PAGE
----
This year I have spent some time planting companion plants alongside my vegetables.
I know there is some scientific research for plants like marigold, mustard and maybe camomile but there seems to be very little research on any of the other recommended plants.
The lists seem to be repeated from web site to web site and book to book with very little passing through peoples brains.
The lists of pests they are reported to be effective against read like the old quack cure all medicine remedies.
Is there anyone that can suggest some good research that has been done on companion planting?
I am always amazed at what academics research because they seem to go for stuff that is not very good for everyday life. In horticulture research, I think that the funding comes from industry so research will be focused on what they think is important. Companion planting does not seem to come high on their list unfortunately. Or is it that research has been done and nothing has been found to be effective?
My main worry is the thoughtless copying of long lists of companion planting that I have seen in many books and websites. I find it very difficult to rely on old wives tales about gardening techniques because I have found that many of them do not work. The “plant onions or garlic with carrots to keep away carrot root fly” does not work for me and I have tried it for years.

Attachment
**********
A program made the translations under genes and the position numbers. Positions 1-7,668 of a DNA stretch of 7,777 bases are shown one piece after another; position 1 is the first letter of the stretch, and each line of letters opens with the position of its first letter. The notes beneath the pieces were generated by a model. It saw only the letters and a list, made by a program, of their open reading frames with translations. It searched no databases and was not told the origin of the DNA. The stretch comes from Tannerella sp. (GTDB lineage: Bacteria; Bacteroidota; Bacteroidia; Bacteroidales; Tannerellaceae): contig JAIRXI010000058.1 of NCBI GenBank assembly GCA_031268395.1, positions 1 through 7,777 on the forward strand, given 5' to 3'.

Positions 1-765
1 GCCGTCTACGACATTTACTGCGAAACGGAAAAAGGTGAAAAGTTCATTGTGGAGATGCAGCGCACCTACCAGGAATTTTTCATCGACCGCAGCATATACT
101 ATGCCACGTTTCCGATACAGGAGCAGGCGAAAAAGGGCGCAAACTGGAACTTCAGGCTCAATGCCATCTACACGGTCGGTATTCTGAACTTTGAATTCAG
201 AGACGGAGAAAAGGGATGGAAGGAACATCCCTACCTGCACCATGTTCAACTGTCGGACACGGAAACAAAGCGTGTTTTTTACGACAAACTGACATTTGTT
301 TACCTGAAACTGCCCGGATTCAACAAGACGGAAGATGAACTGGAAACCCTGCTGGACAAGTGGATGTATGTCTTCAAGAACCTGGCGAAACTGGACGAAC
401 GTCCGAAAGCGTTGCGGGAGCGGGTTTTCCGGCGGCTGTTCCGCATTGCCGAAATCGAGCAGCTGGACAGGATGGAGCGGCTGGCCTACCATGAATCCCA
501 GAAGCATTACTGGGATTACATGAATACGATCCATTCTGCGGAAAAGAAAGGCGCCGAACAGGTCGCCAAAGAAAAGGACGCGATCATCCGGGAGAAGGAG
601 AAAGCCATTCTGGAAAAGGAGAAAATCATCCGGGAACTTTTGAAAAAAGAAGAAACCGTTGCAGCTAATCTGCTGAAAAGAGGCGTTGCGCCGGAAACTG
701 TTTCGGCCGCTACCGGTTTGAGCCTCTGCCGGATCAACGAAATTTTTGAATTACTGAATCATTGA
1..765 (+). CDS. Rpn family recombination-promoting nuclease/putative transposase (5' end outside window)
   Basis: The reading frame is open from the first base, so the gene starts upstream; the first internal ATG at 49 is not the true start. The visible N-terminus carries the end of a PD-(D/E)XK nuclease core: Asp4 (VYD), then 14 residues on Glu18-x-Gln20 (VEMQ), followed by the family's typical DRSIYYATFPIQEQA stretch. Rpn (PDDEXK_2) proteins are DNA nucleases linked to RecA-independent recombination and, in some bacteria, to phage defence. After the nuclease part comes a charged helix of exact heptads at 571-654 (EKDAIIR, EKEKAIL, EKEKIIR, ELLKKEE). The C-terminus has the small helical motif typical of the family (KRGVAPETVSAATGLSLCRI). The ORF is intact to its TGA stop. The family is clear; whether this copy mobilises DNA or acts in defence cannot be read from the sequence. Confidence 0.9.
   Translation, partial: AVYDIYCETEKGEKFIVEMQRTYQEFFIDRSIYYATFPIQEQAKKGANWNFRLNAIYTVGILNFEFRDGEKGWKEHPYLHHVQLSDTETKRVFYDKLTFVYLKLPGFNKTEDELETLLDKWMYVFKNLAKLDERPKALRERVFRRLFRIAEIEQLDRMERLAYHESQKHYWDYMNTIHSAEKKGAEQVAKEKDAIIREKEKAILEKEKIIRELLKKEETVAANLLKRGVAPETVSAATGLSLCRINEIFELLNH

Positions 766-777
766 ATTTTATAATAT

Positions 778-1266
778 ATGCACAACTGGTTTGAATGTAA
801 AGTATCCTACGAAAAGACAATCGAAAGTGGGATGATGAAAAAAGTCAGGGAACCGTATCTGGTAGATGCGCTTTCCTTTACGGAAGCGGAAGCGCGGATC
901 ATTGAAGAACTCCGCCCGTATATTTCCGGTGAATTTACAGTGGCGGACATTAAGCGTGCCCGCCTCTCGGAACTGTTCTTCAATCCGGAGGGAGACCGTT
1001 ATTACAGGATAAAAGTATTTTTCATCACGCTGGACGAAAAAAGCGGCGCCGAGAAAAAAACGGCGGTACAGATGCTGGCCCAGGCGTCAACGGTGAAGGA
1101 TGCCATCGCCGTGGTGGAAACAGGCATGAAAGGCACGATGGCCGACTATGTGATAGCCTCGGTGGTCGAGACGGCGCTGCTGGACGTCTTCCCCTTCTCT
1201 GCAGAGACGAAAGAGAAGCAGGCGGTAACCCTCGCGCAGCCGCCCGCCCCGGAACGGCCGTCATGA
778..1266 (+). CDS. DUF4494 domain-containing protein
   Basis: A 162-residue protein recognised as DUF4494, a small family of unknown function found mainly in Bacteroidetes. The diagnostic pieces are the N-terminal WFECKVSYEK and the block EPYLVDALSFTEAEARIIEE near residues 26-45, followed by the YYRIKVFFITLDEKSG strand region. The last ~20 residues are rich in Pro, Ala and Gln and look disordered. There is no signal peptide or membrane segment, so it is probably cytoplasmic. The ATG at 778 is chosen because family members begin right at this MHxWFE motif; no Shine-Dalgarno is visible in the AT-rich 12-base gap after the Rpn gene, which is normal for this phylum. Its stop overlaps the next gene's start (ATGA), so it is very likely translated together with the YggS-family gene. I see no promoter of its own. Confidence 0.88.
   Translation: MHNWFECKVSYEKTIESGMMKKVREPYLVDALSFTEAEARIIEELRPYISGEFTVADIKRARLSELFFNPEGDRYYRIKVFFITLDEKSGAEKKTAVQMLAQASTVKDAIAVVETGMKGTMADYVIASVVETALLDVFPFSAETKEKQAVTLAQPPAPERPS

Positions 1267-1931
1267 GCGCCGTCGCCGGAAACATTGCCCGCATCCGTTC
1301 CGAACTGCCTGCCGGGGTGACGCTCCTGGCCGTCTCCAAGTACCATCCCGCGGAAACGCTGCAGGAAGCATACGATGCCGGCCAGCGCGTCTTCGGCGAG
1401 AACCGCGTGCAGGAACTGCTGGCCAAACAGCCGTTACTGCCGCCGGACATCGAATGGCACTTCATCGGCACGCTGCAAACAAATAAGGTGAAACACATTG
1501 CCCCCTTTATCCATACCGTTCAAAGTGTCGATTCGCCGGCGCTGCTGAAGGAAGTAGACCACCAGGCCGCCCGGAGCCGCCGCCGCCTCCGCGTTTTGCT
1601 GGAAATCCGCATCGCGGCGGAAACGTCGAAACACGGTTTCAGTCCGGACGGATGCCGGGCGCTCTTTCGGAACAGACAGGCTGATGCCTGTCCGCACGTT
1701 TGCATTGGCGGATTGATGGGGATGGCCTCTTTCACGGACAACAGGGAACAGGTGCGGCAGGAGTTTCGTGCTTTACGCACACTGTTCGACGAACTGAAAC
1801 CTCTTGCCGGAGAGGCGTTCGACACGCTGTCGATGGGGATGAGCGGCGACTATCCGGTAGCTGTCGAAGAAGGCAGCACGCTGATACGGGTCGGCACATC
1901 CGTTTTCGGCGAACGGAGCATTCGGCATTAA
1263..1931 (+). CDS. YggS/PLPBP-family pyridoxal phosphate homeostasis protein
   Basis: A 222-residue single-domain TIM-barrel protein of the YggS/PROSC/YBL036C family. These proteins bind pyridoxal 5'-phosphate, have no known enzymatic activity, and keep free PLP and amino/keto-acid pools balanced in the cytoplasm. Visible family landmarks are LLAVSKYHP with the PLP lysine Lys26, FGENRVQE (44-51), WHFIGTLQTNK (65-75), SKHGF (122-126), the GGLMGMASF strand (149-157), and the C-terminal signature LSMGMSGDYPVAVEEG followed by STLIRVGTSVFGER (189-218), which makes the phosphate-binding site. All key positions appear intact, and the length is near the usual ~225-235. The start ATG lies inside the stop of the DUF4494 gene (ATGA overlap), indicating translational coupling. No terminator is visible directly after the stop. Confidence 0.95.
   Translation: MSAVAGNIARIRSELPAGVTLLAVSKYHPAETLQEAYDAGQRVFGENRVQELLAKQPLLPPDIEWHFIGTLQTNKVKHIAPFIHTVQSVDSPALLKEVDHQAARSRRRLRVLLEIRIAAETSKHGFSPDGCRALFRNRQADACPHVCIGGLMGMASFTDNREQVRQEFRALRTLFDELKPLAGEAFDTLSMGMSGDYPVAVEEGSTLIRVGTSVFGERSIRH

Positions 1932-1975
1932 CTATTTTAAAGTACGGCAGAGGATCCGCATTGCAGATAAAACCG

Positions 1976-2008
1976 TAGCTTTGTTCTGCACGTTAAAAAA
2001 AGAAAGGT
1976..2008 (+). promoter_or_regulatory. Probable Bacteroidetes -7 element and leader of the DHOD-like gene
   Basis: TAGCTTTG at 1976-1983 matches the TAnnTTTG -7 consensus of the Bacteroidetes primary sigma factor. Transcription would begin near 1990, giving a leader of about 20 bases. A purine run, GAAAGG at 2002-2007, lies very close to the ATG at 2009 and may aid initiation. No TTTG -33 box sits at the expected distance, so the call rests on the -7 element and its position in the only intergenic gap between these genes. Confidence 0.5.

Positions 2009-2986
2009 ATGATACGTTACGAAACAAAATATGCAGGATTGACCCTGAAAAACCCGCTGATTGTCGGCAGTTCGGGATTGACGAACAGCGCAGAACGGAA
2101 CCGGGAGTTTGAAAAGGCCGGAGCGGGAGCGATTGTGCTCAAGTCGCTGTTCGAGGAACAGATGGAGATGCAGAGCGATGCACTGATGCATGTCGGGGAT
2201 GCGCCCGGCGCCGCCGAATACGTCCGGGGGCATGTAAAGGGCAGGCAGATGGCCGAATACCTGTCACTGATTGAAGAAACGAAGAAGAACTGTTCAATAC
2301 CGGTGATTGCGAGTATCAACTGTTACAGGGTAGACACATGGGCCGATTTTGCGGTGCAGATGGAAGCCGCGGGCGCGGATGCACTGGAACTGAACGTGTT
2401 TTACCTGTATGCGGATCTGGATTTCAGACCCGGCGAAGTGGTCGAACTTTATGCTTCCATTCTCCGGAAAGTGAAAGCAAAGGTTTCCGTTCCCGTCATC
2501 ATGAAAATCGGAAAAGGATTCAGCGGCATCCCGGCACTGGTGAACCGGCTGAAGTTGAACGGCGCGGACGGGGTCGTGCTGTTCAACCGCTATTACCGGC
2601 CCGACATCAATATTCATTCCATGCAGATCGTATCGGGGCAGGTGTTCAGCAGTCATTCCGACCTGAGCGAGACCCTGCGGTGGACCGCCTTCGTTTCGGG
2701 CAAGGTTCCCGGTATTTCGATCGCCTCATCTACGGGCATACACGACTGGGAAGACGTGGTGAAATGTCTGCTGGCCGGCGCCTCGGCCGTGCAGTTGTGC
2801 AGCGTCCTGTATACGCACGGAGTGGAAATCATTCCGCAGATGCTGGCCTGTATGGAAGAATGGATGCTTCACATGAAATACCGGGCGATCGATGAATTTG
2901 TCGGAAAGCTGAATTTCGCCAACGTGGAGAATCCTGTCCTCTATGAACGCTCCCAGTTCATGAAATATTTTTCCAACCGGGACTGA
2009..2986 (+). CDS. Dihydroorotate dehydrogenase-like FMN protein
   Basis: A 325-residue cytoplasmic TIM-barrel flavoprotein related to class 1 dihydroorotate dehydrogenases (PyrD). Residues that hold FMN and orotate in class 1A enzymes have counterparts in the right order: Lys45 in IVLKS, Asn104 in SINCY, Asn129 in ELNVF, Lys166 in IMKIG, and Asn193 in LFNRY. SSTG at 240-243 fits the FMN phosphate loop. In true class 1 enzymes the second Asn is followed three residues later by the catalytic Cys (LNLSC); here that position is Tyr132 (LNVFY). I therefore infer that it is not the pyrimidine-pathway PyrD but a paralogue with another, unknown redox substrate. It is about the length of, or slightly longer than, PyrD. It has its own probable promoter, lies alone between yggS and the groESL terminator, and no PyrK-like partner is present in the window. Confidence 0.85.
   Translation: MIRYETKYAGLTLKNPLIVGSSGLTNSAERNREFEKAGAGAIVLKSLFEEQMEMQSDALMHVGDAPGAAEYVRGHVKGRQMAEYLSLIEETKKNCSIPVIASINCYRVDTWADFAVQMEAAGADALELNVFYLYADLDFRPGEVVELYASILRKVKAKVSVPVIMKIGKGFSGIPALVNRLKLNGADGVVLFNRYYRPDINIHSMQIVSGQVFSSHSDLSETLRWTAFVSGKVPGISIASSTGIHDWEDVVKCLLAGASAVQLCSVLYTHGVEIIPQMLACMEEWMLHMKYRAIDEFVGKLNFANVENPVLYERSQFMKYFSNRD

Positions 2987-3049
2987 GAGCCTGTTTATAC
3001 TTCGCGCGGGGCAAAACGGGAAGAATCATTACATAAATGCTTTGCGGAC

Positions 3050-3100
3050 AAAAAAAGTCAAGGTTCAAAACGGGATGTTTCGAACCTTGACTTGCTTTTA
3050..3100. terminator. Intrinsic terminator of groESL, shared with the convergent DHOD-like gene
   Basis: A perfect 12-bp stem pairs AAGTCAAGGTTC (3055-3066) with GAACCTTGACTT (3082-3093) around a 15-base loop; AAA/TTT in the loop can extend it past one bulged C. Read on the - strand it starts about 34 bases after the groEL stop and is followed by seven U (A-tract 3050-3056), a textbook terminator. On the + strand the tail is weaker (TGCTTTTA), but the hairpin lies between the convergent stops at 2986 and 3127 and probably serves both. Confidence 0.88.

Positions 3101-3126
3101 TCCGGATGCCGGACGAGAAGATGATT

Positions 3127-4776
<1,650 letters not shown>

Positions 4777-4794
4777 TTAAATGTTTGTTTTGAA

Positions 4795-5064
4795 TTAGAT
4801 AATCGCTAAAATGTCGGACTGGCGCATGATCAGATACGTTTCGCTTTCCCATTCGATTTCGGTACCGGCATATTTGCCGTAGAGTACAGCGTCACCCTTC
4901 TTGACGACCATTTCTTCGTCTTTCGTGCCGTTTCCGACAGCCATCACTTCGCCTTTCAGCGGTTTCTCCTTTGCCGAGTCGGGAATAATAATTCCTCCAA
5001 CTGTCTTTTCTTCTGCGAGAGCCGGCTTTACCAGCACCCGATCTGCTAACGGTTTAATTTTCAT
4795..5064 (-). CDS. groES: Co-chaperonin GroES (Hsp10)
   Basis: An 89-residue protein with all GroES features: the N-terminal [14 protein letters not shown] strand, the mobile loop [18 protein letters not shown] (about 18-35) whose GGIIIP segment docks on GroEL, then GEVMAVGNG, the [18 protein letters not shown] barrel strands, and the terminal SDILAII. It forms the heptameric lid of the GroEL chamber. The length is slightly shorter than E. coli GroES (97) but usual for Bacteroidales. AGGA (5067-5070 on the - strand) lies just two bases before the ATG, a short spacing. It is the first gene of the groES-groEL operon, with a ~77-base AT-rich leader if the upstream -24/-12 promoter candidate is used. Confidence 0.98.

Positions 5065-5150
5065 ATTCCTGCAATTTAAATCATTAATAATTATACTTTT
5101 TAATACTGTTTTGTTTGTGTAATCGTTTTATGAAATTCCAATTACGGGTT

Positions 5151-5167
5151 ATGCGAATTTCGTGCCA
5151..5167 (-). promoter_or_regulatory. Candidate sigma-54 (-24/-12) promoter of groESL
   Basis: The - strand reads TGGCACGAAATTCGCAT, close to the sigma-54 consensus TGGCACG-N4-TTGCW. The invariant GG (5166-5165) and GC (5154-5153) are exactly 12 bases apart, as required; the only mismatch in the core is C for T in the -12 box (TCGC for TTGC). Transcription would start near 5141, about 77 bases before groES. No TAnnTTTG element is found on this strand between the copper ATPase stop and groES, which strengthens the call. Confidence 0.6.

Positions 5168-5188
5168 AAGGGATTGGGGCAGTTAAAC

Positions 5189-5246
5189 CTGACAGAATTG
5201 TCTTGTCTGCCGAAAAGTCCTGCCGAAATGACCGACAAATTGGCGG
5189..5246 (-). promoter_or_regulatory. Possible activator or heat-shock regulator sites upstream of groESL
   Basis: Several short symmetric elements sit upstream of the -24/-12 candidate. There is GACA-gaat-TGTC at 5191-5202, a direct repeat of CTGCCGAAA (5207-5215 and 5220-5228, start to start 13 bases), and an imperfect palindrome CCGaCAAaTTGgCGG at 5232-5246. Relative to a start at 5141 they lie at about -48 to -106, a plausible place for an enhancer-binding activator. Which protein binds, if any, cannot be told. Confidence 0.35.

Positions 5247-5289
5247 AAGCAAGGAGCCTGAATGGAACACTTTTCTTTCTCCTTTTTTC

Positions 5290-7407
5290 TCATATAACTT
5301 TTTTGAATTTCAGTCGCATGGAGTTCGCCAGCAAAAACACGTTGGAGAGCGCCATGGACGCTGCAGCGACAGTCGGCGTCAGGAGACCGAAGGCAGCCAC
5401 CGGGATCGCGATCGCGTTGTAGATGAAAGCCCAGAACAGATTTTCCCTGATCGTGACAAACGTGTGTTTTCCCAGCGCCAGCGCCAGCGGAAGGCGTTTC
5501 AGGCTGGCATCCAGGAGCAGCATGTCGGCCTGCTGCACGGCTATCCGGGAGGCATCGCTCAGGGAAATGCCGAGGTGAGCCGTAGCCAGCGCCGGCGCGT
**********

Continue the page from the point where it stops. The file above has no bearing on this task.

Now I have read that planting potatoes next to raspberries encourages blight. What is that all about? I have been reading gardening books and research for years and have not heard about that one. Rubus idaeus the raspberry and Solanum tuberosum the potato both totally different species from different parts of the world. Not only that, I am growing potatoes right up to my raspberries this year. I can’t put them anywhere else because it would mess up my rotation.
What fascinates me is that there are very few non cultivated plants within the lists. If there is something in companion planting, and I think there is, then surely the fact that a plant is cultivated cannot be the important fact.
The fact may be that native uncultivated plants, weeds for short, probably have a greater affinity for native mychorrhizal fungi and may give a greater help to crop plants than the list companion plants. Mychorrhiza will be able to transfer any beneficial chemicals to partner plants much quicker, easier and more effectively than diffusion through the soil.
It may be true what people say,
But I keep wondering anyway…
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